It’s easy to figure out why President Obama has little use for Israel and England. Israel is the bete noir of most contemporary left-liberals and England was the colonial overlord of Kenya.
But what has Obama got against India? I’ll speculate about this question in a moment, but first let’s look at the relationship itself.
Jim Hoagland, the Washington Post’s veteran foreign policy writer, describes it this way:
Indians detect an air of ambivalence blowing their way from Washington. . . .Romanced by the Bush administration to balance China’s inexorable rise in military and economic power, India finds itself out of sync with the Obama administration on some key issues. There is no open conflict. But neither is there the air of excitement and innovation about the U.S. relationship that I found on my last trip here 18 months ago.
Since then, Secretary of State Hillary Clinton has explicitly rejected balance-of-power politics as a relic of the past. Yet India, Japan and other Asian states fear that without a supportive U.S. hand on the scales, they will be swamped by China’s growing military capabilities and its increasingly aggressive, and effective, diplomacy. . . .
Obama’s emphasis on setting an initial date for withdrawal from Afghanistan in his Dec. 1 policy speech, even as he sent additional U.S. troops, stirred doubt here about U.S. strategic patience. So have the frequent U.S. military visits to and overblown praise for Pakistan’s army leadership, despite credible evidence of high-level Pakistani involvement in cross-border terrorism directed at India.
Consequently, according to Hoagland, India is now “hedging its bets”:
India has recently moved troops away from the Pakistan frontier while increasing deployments into border areas that China is claiming in pugnacious and offensive rhetoric. In a break with its past opposition to foreign bases in the region, India has secured military transit and stationing rights at an airbase in Tajikistan. And Singh’s government lavishly welcomed Japan’s new prime minister, Yukio Hatoyama, on a recent three-day visit that included publicity about plans for joint military maneuvers in the Indian Ocean.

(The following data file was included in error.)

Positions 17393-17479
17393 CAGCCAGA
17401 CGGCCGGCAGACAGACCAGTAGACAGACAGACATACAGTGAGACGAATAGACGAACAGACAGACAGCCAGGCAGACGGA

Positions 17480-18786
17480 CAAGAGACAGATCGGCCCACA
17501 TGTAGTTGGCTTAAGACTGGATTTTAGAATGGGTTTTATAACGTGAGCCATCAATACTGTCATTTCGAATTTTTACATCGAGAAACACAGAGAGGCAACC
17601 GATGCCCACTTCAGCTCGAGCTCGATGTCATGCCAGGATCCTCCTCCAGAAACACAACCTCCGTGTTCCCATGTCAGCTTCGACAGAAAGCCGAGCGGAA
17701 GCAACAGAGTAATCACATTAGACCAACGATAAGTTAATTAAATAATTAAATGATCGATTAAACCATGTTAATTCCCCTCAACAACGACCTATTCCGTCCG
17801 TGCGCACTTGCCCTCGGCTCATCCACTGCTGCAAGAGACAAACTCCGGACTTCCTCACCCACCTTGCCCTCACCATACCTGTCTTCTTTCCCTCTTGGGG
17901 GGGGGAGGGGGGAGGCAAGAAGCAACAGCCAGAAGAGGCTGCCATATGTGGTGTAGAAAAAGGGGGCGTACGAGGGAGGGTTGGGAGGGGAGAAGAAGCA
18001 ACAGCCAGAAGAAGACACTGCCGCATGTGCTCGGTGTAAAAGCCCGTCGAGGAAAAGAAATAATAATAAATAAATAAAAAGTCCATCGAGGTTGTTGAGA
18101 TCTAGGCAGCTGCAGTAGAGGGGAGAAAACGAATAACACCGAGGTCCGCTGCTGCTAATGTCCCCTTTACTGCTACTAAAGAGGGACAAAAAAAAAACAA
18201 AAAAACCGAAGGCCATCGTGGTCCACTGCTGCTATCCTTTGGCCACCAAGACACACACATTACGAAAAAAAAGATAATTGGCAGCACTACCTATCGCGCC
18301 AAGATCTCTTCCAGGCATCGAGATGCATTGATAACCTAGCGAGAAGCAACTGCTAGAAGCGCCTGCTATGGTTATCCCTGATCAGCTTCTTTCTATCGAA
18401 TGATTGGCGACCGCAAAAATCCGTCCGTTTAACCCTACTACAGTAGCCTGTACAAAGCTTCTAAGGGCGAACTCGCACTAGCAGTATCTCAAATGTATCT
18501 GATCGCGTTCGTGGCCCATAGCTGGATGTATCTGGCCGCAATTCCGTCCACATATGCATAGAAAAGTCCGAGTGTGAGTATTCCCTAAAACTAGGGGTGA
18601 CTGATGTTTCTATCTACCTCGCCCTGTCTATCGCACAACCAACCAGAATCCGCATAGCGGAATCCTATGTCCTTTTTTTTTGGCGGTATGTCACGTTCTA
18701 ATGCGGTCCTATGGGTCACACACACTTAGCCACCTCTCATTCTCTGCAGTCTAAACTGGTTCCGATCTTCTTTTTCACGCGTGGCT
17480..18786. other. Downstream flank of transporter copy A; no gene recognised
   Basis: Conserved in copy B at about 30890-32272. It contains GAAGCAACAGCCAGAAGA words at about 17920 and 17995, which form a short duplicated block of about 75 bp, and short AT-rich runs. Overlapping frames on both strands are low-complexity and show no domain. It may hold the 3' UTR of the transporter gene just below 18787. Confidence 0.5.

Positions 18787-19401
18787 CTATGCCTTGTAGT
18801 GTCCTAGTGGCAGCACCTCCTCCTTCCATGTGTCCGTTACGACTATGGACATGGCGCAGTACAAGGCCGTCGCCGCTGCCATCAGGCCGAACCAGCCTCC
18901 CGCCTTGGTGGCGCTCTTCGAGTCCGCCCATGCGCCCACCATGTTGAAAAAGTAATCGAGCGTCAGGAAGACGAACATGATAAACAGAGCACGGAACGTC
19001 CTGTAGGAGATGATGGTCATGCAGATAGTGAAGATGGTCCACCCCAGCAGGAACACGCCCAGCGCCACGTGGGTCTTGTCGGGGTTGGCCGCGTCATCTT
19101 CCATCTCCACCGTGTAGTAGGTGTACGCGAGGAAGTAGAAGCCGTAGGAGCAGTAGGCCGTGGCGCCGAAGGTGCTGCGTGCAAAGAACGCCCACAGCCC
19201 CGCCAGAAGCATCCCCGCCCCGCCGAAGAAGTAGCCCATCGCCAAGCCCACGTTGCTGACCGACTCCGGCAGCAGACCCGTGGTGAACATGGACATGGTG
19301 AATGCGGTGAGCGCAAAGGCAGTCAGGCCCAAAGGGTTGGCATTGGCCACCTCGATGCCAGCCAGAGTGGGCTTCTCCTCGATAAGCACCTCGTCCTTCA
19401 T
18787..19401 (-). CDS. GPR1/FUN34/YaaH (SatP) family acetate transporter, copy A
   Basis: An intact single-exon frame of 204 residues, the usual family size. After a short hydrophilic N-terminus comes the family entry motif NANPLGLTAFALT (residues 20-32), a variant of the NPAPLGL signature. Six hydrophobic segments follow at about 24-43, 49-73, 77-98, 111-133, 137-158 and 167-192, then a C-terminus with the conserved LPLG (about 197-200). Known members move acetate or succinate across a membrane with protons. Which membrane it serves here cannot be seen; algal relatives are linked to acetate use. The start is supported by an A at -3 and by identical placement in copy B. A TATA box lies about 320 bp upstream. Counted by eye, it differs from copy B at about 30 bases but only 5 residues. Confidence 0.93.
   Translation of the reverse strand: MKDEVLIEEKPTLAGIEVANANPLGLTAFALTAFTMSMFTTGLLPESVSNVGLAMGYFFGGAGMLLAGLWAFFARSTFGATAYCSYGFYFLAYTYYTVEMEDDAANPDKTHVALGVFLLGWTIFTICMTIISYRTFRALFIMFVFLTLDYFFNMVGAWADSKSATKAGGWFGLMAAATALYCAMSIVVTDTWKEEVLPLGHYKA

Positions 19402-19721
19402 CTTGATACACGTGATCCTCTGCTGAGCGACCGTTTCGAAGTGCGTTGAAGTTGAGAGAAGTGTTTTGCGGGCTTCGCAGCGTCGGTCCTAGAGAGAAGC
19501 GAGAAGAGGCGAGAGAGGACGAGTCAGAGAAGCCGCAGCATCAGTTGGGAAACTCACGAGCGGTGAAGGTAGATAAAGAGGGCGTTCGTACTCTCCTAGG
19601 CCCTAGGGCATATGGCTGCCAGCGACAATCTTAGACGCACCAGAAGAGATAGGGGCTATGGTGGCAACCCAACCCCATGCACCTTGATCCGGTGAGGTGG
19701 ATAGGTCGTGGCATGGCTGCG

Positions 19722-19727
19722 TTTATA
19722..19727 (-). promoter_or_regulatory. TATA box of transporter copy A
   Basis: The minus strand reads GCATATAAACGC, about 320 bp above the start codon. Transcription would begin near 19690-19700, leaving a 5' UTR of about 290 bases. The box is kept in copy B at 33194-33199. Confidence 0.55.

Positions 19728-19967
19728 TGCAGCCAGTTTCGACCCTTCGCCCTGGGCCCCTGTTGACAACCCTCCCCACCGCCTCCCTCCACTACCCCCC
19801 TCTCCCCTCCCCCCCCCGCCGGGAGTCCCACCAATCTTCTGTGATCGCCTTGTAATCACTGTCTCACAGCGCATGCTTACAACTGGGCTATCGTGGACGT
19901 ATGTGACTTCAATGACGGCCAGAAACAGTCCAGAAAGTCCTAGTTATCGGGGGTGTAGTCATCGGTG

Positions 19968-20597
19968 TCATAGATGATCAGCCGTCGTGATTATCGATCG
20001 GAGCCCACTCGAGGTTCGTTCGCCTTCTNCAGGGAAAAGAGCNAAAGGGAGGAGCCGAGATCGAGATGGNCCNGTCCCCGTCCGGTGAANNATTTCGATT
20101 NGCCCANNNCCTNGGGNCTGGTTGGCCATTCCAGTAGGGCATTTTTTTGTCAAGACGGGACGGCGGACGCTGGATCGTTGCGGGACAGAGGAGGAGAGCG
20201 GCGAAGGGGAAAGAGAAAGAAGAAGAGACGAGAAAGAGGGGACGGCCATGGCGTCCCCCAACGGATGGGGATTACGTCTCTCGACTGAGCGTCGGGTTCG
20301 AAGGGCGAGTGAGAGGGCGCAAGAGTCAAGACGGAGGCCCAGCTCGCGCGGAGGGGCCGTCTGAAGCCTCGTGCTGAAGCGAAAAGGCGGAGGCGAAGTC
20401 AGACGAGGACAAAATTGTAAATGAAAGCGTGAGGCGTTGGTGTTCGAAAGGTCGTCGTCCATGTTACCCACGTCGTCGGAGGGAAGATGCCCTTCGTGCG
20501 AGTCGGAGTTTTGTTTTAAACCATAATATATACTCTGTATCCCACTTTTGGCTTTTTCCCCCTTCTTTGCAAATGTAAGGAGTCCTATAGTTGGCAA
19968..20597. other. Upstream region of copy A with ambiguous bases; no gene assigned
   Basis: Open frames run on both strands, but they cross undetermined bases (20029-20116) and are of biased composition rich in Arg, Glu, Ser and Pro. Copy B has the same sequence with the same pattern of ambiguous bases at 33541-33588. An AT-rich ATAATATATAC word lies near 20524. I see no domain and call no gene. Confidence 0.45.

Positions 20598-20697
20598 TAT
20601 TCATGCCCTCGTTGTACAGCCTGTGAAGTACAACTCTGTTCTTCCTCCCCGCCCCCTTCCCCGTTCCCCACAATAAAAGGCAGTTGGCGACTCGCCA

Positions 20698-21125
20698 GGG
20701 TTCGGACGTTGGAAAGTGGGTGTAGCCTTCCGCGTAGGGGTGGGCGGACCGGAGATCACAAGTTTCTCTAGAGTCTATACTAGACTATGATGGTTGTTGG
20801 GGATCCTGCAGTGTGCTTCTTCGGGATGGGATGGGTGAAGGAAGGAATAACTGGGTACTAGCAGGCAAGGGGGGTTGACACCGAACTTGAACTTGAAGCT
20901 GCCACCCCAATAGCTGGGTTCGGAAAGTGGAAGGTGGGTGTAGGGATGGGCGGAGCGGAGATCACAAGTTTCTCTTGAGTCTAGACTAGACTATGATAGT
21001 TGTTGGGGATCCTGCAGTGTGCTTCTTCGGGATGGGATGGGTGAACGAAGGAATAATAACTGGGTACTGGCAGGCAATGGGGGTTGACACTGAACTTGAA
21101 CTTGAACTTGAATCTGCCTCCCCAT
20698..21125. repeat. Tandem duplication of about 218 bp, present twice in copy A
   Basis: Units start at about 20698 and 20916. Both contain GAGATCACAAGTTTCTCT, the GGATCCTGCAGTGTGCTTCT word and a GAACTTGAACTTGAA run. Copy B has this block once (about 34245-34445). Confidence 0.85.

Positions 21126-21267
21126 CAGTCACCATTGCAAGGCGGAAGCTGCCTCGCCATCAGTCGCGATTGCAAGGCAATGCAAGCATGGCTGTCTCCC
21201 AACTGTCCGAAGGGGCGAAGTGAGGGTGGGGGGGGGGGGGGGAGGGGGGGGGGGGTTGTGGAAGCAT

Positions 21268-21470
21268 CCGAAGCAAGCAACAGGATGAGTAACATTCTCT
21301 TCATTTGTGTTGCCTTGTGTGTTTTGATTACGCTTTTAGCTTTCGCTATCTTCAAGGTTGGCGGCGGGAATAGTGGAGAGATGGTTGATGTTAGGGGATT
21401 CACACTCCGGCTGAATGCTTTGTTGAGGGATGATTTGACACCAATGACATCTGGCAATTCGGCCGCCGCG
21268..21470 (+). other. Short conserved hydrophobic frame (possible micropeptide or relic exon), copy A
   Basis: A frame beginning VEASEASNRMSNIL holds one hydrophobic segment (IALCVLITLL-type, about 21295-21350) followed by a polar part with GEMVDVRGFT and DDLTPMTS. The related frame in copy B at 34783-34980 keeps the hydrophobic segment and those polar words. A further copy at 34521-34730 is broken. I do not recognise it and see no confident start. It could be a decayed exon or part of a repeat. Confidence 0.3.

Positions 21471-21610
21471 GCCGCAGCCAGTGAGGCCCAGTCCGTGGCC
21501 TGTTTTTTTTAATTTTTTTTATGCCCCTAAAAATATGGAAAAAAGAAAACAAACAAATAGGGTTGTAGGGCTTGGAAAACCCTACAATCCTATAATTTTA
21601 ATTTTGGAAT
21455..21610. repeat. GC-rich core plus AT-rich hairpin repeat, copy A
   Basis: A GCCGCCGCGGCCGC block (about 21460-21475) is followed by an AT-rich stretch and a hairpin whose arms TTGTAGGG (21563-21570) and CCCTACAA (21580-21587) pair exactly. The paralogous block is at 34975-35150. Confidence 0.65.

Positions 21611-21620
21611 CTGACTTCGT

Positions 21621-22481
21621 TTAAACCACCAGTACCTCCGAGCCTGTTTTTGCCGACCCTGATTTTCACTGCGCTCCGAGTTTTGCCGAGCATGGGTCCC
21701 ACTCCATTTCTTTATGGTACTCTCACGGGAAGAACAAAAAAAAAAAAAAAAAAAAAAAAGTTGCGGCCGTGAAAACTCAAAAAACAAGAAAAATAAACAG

These are clear signs of Indian hedging: seeking allies for worst-case scenarios while accommodating China on economic matters. The Obama administration’s failure to reaffirm clearly that India’s rise is in U.S. strategic interests has contributed to this hedging. That is a mistake the president should quickly correct, in the interests of his own vision of a new world order centered on the Pacific and Indian oceans.
Why the Obama administration ambivalence? A number of possibilities come to mind. One is reflexive distrust of any nation that is close to the U.S. (don’t they understand how flawed we are?). Another is reflexive dislike of any policy President Bush developed, especially a signature Bush policy.
Related to this possibility, and perhaps closer to the mark, is Obama’s self-image as a great strategic thinker. Any hack American president can form a strategic alliance with a pro-American powerhouse as a means of obtaining a regional balance of power in relation to a not so pro-American emerging super-power. But, as Hoagland implies, Obama sees himself a charismatic visionary who is above traditional balance of power politics, that “relic of the past.” Stated differently, Obama has shown little stomach for alliances that might vex our adversaries and potential adversaries.
There are, to be sure, less damning explanations. Obama likely sees a need to stay on Pakistan’s good sde for purposes of the war on terror. But I’m pretty sure that the roots of Obama’s ambivalence towards India go deeper than Pakistan, whose dispute with India has cooled considerably in recent years.
JOHN adds: A strategic alliance with India is such a no-brainer that, considering this and other data, it’s hard to avoid the conclusion that a hallmark of Obama’s foreign policy is perversity.